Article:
The Devolution of Heroines in Pakistani TV Dramas, Changing Perceptions of Urdu, and More With Dr. Amina Yaqin
In this episode, Urdu and Postcolonial Studies reader Dr. Amina Yaqin talks about Pakistani TV shows, female readership of Urdu novels in the 19th century, and understanding women’s life narratives through autobiographies.
‘In Perspective’ is The Swaddle’s podcast series where academics reveal little-known facts about Indian history, society and culture.
00:01:16:22- Why is Urdu perceived as a sectarian language of Indian Muslims today? In what ways has this increased communalization of the language post Partition been documented in Indian literature?
00:18:30:10- What led to the growth of the Urdu novel in the Indian subcontinent in the 19th century? How did it enable a fusion of narrative traditions of the East and West?
00:43:41:14- Why are autobiographies largely looked at as a man’s domain? What makes it a particularly interesting genre from the perspective of women’s history and women documenting their own stories?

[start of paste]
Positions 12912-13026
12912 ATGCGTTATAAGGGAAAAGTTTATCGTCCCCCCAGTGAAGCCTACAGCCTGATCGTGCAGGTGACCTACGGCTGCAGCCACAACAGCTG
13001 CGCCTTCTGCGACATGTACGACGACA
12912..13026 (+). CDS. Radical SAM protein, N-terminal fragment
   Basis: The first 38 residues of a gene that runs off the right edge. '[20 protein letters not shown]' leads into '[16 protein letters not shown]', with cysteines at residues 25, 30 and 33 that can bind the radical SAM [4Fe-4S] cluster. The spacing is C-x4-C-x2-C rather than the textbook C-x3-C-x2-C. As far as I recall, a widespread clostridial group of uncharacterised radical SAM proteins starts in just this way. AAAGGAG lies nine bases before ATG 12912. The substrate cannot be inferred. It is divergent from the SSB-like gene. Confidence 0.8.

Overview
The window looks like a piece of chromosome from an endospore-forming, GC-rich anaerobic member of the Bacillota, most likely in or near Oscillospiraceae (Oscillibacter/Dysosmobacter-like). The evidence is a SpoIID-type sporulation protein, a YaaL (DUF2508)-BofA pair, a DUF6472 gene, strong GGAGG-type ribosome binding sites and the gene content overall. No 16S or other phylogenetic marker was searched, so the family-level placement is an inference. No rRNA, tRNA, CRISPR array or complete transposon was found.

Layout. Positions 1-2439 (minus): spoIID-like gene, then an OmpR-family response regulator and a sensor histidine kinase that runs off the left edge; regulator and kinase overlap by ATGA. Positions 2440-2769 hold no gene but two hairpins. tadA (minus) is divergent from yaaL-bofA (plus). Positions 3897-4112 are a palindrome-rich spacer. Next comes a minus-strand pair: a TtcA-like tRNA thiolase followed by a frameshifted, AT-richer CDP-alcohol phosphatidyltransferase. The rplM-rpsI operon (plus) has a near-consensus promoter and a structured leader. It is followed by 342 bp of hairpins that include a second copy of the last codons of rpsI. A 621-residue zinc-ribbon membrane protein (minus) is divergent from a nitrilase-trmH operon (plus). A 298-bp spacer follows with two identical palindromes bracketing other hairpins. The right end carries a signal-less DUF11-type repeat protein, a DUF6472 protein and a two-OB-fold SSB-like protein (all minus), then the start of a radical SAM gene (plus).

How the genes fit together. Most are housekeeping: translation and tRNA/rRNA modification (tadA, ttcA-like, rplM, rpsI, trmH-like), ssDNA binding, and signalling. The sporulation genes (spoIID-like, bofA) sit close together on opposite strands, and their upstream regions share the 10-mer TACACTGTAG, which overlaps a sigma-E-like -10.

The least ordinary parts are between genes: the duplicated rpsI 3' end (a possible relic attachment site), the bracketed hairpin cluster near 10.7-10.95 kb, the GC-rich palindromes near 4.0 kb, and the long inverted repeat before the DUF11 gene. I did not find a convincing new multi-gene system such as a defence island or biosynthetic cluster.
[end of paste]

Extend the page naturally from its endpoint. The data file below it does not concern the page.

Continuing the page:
00:59:11:21- Today’s Pakistani dramas are hugely popular in India and many parts of the world. But in what ways has there been a shift in the portrayal of women in these dramas, from the assertive, liberal heroines of the 1980s to what you describe as “cautiously modern women” who are good wives and sisters in contemporary soap operas?
01:17:00:04- How have contemporary Urdu writers in Pakistan explored narratives of gender and sexuality in subversive ways?